Compassionate and effective pain management after surgery represents a foundation of humane medical care.
But there has to be more to that care than just sending patients home with a prescription for an opioid, said Karsten Bartels, MD, PhD, the Lieberman Endowed Chair in the UNMC Department of Anesthesiology.
And while opioids are still the mainstay of post-surgical pain therapy, with up to 80 percent of patients being prescribed them at discharge, Dr. Bartels hopes to find other ways which minimize the use of opioids but still achieve excellent pain management for patients.
Through the "Efficiency and Quality in Post-Surgical Pain Therapy After Discharge -- EQUIPPED" study, Dr. Bartels and others will look at individualized pain therapy and non-opioid pain management strategies.
The five-year study is funded by a $2 million R01 grant from the Agency for Healthcare Research and Quality.
According to the Centers for Disease Control and Prevention, since 1999 nearly 841,000 people have died from a drug overdose, and more than 70% of those deaths involved an opioid.
"There is an urgent need to increase access to high-quality, safe and scalable interventions to reduce our reliance on opioids for effective post-surgical pain management at discharge," Dr. Bartels said.
The EQUIPPED study will look at how to better use the electronic health record (EHR) system to help physicians make more informed decisions when it comes to prescribing pharmacologic and non-pharmacologic pain therapy for their patients upon discharge from the hospital.
"Through innovative utilization of the EHR system, we hope to help physicians provide individualized pain therapy for their patients through modifications to the system that will automatically show the provider a window with information on what that patient received to manage their pain during their hospital stay," Dr. Bartels said.
The provider can then better determine what that person will need when they go home to help them manage their pain, he said.
The study also will explore non-opioid pain management strategies, such as using acetaminophen and non-steroidal anti-inflammatory drugs first and then educating the patient on how to best use these two medications to manage their pain.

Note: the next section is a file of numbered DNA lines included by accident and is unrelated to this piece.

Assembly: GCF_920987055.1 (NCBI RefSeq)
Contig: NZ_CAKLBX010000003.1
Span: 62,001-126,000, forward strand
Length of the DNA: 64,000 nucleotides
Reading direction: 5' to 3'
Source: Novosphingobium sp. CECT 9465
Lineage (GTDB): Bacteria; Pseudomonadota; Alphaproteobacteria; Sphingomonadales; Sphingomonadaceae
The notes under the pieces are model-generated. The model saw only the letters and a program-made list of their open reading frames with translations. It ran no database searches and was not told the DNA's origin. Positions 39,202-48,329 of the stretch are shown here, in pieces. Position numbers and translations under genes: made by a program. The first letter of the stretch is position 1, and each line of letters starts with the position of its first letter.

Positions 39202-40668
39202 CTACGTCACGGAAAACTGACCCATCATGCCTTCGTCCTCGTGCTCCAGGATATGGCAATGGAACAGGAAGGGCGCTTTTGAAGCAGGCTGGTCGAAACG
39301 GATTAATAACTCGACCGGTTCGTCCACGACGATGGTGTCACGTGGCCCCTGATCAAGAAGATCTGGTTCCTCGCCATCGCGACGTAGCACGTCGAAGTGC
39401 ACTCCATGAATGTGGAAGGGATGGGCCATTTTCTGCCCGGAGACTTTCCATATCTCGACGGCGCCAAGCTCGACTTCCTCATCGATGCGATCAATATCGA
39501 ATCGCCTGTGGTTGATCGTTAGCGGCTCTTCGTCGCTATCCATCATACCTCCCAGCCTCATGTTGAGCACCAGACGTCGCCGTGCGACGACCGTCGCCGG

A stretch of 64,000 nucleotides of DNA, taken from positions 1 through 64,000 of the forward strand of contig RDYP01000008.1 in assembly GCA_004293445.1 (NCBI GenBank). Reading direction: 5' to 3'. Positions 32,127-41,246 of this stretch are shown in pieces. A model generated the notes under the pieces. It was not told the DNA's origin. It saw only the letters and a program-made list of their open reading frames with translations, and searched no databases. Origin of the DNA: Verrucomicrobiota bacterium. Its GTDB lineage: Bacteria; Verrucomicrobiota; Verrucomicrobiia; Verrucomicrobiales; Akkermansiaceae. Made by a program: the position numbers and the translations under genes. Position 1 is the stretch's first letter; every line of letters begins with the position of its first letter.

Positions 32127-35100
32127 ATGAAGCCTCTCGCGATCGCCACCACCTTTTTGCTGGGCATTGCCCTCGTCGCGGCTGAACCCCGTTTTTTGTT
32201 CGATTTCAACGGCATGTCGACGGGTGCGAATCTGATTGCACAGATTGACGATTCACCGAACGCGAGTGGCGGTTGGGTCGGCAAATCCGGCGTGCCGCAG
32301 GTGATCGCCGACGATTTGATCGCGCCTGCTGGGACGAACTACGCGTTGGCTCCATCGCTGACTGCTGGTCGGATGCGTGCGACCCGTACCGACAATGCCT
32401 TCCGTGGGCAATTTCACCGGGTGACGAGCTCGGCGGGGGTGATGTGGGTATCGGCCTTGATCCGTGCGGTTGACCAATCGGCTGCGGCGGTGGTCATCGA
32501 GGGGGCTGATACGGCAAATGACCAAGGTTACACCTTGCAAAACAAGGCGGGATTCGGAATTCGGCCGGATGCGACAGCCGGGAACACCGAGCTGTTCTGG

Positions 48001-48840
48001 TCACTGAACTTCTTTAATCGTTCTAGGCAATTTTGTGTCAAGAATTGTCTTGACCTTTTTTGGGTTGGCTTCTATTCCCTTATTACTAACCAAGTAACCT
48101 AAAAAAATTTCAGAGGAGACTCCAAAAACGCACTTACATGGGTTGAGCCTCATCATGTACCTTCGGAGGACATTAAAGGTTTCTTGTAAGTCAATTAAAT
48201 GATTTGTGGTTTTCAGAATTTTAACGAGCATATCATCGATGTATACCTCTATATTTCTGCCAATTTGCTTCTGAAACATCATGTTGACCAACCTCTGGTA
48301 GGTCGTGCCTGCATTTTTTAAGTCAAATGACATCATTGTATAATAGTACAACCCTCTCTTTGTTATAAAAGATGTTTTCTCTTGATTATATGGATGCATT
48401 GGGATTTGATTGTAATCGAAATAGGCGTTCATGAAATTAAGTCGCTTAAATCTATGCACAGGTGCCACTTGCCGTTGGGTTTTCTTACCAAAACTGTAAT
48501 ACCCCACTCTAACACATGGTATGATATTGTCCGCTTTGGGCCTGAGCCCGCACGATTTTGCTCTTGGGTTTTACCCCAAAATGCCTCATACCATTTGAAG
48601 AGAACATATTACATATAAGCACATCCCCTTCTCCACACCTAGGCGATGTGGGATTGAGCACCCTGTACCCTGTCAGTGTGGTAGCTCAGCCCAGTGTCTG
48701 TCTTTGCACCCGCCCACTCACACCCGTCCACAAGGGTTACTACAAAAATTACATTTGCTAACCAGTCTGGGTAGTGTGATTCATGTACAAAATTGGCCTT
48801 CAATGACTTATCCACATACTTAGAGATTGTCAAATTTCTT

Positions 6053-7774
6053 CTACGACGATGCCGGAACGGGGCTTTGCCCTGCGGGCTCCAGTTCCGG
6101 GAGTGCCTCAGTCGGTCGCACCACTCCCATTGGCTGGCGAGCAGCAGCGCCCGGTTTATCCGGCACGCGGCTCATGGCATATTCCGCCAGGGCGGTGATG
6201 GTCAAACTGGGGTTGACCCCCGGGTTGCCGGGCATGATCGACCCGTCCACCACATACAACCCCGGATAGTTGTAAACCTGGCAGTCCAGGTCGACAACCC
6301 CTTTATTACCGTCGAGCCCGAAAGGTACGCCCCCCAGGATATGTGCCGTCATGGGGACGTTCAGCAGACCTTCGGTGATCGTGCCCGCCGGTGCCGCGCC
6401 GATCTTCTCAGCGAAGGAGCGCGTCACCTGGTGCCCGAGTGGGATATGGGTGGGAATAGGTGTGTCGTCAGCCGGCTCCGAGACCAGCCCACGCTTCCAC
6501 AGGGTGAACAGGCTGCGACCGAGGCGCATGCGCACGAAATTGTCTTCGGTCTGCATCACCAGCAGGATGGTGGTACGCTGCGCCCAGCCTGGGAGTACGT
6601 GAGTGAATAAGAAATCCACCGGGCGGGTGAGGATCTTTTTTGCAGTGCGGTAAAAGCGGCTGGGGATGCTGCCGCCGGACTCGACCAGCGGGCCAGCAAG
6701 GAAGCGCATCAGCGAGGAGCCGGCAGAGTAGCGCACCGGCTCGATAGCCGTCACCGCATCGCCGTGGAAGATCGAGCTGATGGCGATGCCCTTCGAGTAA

Dr. Bartels said that often combination opioids that include an opioid and acetaminophen are prescribed to patients, when all they might really need upon discharge from the hospital is to use acetaminophen intermittently with a non-steroidal anti-inflammatory drug for pain control.
"We need to educate patients on how to effectively use these medications and then prescribe them in a way that actually allows them to do so," he said.
The overarching goal of the study, Dr. Bartels said, is to get providers to take a more patient-centered approach and empower patients to take an active role in their pain management and recovery. His vision for the future extends beyond the immediate mechanical issue that brought the patient to surgery in the first place, taking a deeper look at the patient’s lifestyle, mental health, and overall wellbeing.
"Not only is it important to address responsible management of opioid use in surgical patients, but also address overall mental health while the patient is with us," Dr. Bartels said. "We plan to leverage the resources provided by the EQUIPPED grant to transform clinical outcomes research. For example, by securing a share of the upcoming big-pharma opioid settlements to fund a future center for interdisciplinary clinical outcomes research at UNMC."
He hopes the EQUIPPED study will lay the foundation to utilize surgical encounters to address issues such as substance use disorders and other aspects of mental health, thereby transforming public health in Nebraska and beyond.
Congratulations Dr Bartels... Looking forward to whatever contributions I can make towards the successful attainment of the goals of this study..
Congratulations Dr. Bartels. The department could not be more proud.
Dr. Bartels, congratulation on receiving the grant, they made a great choice in you. Pain control while reducing inappropriate opioid uses with its risks is an important issue and will make a difference.
Great work Dr. Bartels!